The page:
https://hansenandyoung.bidwrangler.c...edium=referral
 
  #10  
Old 07-12-20, 03:27 AM
S
Member
Join Date: May 2006
Location: upstate New York
Posts: 402
Received 0 Votes on 0 Posts
septic pump

Hi- I ran into this problem once and solved it by using a portable diaphragm pump ("mud-sucker") near the tank, part way up the hill.
The outlet from the mud sucker went into the suction pipe from the pump-out truck. It was a pain to set up, but it worked quite well! Good luck, Steve
 
  #11  
Old 07-12-20, 07:32 AM
L
Member
Join Date: Oct 2018
Location: USA
Posts: 154
Received 2 Votes on 2 Posts
I think the main issue is the maximum suction lift of approximately 25 feet is far exceeded by the 100 foot lift needed in this case. The suggestion of a booster pump seems reasonable.

Some ideas:
Check with your county and get a copy of the permit and the sketch showing how it was installed. See if you can determine if a leach field consisting of pipe and gravel was used. Due to the terrain, I would not be surprised if something like plastic chambers were used. If so, the issue of leach field damage by particles moving from the tank to the field is greatly minimized. Also, root damage to the plastic chambers is far less than with a gravel field.

If you have reason to believe the original owner (have you talked with him?) did not get a permit for this installation you might not want to approach the county. Hopefully you have some place a new system can be installed in the event you have to just live with what you have until it fails.

As a seasonal residence for most of its life I suspect you are no where close to truly needing it pumped-but have you heard the every 3-5 year ads???

 

Last edited by lakeseed; 07-12-20 at 07:34 AM. Reason: correcxt spelling
  #12  
Old 07-13-20, 08:15 AM
R
Member
Thread Starter
Join Date: Jul 2020
Posts: 4
Received 0 Votes on 0 Posts
Thanks for all the advice. Finding a local pumper who will work with .me.on a solution is probably my biggest challenge. Lots of good suggwstions here.. I appreciate everyone's time.
 
  #13  
Old 07-13-20, 09:25 AM
L
Member
Join Date: Oct 2018
Location: USA
Posts: 154
Received 2 Votes on 2 Posts
One more suggestion. If you find the system is inferior, non-permitted, and this was not disclosed to you prior to purchase, and its not on the home disclosure statement, you may have legal recourse against the seller. In my state there is a 4 year window to take action on known issues that were not disclosed. Your state may also have a wide window for any such recourse.
 
  #14  
Old 07-13-20, 05:43 PM
R
Member
Thread Starter
Join Date: Jul 2020
Posts: 4
Received 0 Votes on 0 Posts
Given the comments on timing of septic tank clean out, is there any rule of thumb? 3 bedroom house with 2 full time adult residents. Just curious. Thanks.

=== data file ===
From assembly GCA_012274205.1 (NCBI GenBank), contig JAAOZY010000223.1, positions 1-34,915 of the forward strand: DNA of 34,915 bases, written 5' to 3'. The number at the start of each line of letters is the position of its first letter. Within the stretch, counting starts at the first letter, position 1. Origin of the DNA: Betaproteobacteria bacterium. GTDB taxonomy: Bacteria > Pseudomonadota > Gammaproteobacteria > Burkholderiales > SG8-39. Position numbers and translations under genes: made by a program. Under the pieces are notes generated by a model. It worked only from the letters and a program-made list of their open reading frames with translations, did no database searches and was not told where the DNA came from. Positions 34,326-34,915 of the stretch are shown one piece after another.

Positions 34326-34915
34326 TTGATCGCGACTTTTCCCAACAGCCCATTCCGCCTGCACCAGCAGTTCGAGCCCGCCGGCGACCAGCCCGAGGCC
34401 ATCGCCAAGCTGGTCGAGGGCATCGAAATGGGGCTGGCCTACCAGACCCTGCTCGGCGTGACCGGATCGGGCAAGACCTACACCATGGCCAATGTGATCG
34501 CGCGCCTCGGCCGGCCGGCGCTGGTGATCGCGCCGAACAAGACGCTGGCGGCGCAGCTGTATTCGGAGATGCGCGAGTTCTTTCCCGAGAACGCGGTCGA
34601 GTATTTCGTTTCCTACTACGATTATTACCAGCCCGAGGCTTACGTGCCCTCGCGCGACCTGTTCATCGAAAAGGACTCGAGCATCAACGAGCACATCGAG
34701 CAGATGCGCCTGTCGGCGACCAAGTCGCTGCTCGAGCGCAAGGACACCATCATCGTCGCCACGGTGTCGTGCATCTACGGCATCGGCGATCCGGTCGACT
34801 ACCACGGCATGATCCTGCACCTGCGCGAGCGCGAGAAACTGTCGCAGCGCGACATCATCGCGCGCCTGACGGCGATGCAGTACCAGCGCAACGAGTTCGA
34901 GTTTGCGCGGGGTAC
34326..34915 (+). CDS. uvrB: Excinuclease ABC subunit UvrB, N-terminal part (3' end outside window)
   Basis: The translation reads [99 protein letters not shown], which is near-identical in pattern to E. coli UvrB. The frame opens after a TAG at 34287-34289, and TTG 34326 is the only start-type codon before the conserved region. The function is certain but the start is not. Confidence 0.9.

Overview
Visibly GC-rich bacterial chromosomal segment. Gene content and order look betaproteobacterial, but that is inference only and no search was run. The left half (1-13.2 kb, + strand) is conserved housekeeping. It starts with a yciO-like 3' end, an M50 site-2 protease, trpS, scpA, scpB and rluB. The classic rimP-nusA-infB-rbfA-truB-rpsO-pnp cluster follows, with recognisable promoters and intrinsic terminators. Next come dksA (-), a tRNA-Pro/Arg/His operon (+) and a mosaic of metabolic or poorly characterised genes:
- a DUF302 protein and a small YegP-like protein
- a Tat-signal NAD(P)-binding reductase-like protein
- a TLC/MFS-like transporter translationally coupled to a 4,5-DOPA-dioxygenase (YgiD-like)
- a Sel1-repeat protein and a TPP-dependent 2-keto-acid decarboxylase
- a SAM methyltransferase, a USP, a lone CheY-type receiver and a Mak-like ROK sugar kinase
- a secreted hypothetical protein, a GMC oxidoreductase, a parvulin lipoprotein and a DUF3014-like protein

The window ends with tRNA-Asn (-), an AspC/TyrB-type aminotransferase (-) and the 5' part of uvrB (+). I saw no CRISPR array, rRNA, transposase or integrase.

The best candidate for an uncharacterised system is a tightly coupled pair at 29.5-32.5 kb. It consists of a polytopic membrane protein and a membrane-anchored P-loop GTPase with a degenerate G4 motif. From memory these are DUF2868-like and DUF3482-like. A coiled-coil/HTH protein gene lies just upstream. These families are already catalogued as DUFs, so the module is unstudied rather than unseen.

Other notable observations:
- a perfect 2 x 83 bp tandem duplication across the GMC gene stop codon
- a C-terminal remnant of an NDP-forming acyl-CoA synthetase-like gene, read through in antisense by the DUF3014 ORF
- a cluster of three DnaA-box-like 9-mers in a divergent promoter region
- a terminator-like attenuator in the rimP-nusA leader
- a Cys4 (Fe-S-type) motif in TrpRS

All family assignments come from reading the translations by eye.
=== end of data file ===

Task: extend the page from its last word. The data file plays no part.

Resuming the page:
#15  
Old 07-13-20, 11:01 PM
PJmax's Avatar
Group Moderator
Join Date: Oct 2012
Location: Northern NJ - USA
Posts: 57,627
Received 904 Votes on 844 Posts
There is not enough information to even apply a rule of thumb.
Usually a homeowner will have the tank pumped out and then monitor its operating capacity.

Can you look into the tank and see how full it is ?
 
  #16  
Old 07-14-20, 02:52 AM
M
Forum Topic Moderator
Join Date: Mar 2005
Location: USA - N.E.Tn
Posts: 47,282
Received 255 Votes on 225 Posts
I think the closest thing to rule of thumb would be every 3-5 yrs BUT myself and others have gone 10 yrs or more with no issues. A lot depends on what is put into the tank and how it was designed. If possible it's best for the washing machine and kitchen sink to bypass the tank. As Pete said, if you can remove one of the covers and visually inspect the contents you'll know a lot more about how your system is preforming.
 
  #17  
Old 07-14-20, 05:57 AM
Z
Member
Join Date: Jan 2008
Location: Southeastern Pennsylvania
Posts: 3,093
Received 12 Votes on 12 Posts
I used this method to check my tank (I too went past 10 years, but it's just me in the house).

https://www.co.thurston.wa.us/health...ct_septic.html

The pumper did tell me however, that the tank was fuller than I thought based on the results of my stick test. But still, the stick test is pretty easy to do and would get you into the ballpark.

Just my 2 cents!
 
  #18  
Old 07-14-20, 07:22 AM
L
Member
Join Date: Oct 2018
Location: USA
Posts: 154
Received 2 Votes on 2 Posts
The best rule of thumb I can suggest is to google something like "septic tank pump chart" which will probably be provided by several states' Cooperative Extension Services.
The chart will show the size of the tank, number of people living in the home and give a suggested pump frequency.

You are going to need to know the size of the tank to use any guide/rule of thumb
 
Reply
Posting Rules
You may not post new threads
You may not post replies
You may not post attachments
You may not edit your posts

BB code is On
Smilies are On
[IMG] code is On
HTML code is Off
Trackbacks are Off
Pingbacks are Off
Refbacks are Off


Thread Tools
Search this Thread
 
Ask a Question
Question Title:
Description:
Your question will be posted in: